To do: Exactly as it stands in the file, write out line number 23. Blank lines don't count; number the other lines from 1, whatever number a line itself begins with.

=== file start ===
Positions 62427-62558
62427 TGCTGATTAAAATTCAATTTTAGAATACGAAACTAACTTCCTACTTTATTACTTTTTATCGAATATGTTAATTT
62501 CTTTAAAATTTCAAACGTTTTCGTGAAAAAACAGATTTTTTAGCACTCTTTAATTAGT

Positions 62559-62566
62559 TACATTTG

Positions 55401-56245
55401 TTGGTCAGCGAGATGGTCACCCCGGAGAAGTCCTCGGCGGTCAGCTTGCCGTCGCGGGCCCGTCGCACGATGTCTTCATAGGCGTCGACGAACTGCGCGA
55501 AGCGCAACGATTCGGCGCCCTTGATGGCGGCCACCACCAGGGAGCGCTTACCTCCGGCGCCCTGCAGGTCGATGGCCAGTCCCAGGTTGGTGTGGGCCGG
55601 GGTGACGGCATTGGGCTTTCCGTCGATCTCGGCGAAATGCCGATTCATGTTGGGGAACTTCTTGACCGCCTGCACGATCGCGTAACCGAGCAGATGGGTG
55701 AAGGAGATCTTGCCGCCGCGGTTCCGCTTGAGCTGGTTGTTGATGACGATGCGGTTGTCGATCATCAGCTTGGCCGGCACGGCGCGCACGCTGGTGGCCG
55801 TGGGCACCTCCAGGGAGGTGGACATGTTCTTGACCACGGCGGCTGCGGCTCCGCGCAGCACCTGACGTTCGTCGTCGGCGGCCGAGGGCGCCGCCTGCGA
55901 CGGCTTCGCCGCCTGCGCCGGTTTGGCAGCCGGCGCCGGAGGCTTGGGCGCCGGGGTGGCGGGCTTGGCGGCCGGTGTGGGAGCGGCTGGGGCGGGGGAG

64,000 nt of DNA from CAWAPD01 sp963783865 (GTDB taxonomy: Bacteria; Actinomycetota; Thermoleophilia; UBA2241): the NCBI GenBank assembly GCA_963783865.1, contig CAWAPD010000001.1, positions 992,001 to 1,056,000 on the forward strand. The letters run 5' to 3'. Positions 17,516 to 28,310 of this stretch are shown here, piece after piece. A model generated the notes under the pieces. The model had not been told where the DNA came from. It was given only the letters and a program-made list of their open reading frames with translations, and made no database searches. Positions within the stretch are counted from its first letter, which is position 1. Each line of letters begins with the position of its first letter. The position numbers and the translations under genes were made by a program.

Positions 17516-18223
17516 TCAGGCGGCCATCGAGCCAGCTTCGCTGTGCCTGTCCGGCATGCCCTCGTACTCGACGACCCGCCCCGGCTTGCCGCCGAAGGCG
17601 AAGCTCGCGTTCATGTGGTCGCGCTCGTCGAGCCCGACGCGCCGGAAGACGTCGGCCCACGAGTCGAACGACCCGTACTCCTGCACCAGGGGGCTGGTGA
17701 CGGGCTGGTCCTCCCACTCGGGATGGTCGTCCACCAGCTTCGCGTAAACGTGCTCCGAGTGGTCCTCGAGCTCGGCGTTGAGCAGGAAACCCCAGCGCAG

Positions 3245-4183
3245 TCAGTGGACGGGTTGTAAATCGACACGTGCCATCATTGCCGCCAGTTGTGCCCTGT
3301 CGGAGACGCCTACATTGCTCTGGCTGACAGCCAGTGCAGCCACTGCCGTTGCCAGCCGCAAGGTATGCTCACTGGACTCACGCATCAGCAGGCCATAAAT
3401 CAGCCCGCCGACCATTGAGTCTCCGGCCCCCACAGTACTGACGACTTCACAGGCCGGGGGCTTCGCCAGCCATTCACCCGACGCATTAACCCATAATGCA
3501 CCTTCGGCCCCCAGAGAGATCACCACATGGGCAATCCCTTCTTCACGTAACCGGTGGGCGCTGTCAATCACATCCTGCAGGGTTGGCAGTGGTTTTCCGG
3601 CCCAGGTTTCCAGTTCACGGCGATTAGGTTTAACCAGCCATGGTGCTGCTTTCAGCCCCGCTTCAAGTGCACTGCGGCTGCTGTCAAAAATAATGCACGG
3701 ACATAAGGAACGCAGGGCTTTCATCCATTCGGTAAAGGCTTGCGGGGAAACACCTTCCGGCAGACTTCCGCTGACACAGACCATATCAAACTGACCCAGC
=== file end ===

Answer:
3601 CCCAGGTTTCCAGTTCACGGCGATTAGGTTTAACCAGCCATGGTGCTGCTTTCAGCCCCGCTTCAAGTGCACTGCGGCTGCTGTCAAAAATAATGCACGG